How To Avoid A DWI During the Holidays

Holidays are opportunities for kicking back and having a few drinks. However, when you end up having a bit too much to drink and then get behind the wheel, you run the risk of hurting yourself and others. Authorities in Springfield often set up additional drunk-driver checkpoints during holiday times when drivers are leaving parties and more likely to exceed the Missouri state limit of having a blood alcohol concentration of 0.08 percent.
It is important for you to understand how you can enjoy the holiday season and social events without getting a DWI on your record. Keeping a couple simple tips in mind can make the difference between an accident or arrest and getting home safely.
Being aware of checkpoints and saturation patrols
Law enforcement authorities often use drunk driving checkpoints to raise public awareness about drunk driving and to try to deter people who have had too much to drink from getting on the road. In 2017, however, the Missouri government proposed reduced funding for these checkpoints as part of a larger budget bill. This brought up the question of whether checkpoints are less effective than so-called saturation patrols.
Saturation patrols are when four or more officers work in a concentrated effort in one area to deter drunk driving. Its supporters say that checkpoints are ineffective because word quickly spreads once one is set up, thus defeating the purpose. Knowing that saturation patrols may be more widely used can help you understand the increased risks of getting a DWI.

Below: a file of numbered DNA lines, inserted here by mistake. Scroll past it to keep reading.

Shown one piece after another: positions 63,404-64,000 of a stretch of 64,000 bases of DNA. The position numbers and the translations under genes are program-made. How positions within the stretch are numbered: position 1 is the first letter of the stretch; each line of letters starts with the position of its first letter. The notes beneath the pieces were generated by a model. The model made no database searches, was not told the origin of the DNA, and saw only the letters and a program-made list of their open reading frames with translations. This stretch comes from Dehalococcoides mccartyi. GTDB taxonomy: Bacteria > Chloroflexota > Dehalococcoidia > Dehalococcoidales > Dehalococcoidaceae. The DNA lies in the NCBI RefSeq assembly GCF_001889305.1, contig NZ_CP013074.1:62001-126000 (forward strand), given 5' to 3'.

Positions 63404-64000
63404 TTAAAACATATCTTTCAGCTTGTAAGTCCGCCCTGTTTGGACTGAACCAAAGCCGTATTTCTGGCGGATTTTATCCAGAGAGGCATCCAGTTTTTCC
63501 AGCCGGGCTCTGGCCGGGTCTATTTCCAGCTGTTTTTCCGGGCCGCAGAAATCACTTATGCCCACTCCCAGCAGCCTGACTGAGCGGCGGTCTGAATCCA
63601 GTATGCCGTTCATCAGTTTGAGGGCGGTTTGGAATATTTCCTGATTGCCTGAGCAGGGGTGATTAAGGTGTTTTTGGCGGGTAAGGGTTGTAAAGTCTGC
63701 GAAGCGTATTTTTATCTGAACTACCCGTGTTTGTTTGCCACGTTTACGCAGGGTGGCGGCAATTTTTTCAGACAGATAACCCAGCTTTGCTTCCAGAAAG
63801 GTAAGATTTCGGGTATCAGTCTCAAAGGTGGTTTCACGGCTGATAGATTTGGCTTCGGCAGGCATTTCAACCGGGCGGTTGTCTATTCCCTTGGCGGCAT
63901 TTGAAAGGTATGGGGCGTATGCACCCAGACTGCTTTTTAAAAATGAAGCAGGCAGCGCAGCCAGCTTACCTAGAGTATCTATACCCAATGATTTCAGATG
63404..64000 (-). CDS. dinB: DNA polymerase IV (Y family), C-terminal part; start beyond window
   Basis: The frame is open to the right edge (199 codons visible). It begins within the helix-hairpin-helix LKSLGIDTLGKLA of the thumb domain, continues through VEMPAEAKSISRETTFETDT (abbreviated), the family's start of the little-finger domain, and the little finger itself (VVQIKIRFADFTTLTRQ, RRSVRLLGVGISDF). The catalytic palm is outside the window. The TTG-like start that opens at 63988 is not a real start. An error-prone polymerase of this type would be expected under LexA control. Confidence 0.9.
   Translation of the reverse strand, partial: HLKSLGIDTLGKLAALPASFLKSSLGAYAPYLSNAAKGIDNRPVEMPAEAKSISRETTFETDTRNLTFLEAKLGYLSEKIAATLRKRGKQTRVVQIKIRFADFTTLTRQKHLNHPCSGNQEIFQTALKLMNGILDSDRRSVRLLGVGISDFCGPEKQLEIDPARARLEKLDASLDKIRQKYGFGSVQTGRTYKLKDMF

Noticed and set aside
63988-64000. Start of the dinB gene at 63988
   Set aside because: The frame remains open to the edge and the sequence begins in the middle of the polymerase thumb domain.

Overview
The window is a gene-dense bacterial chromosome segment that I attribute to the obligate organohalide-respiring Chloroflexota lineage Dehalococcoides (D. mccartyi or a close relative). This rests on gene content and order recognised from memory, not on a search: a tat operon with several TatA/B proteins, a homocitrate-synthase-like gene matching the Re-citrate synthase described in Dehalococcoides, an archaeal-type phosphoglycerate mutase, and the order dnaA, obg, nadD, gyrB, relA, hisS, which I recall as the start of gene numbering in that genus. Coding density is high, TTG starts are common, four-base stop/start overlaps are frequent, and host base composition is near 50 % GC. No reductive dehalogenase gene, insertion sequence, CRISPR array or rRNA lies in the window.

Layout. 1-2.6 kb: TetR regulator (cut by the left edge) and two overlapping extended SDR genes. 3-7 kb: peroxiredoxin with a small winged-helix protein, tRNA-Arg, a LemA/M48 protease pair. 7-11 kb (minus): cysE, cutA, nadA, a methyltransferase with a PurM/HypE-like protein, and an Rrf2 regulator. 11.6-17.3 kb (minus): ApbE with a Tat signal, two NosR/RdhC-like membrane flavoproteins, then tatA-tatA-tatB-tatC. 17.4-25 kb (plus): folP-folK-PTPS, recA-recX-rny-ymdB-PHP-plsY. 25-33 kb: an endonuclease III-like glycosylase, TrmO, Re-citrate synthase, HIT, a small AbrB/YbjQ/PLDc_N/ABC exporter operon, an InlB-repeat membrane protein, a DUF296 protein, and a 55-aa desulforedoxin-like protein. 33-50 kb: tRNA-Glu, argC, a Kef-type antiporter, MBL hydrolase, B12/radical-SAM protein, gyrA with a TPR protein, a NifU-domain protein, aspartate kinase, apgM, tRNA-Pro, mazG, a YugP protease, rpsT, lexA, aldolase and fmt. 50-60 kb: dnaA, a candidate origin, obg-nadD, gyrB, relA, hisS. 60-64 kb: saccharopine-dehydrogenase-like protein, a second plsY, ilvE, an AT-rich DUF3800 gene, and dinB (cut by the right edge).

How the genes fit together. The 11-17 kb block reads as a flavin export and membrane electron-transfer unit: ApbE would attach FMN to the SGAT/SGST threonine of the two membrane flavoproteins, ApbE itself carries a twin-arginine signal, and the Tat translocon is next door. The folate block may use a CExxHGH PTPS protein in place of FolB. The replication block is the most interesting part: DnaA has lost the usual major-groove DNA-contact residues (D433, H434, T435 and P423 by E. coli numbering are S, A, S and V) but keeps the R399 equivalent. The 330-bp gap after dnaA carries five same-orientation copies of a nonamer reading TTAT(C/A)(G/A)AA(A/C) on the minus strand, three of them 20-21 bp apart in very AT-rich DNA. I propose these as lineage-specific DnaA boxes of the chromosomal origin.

Staying within the legal limit
In Missouri, the legal limit for BAC is 0.08 percent. In practical terms, however, it may be confusing to understand how many drinks that actually translates to. Several factors play a role in determining your BAC, and as such, the best advice is not to get behind the wheel if you have anything to drink. If you miscalculate and take the risk of driving while over the legal limit, the authorities may place you under arrest. During a stop, police officers will make their own observations about your sobriety or lack thereof. Officers take several other factors into consideration besides the test of your blood alcohol limit. This means it may not be effective to try to gauge how many drinks will keep you below the legal limit.
It is never safe to take a risk in getting behind the wheel if you have had any alcohol to drink. The authorities know that many people do so during the holidays, however. That being the case, if the police stop you at a checkpoint and you have had too much alcohol, remain courteous and polite. If they place you under arrest, you may wish to seek professional advice from an attorney with experience handling DWI cases.

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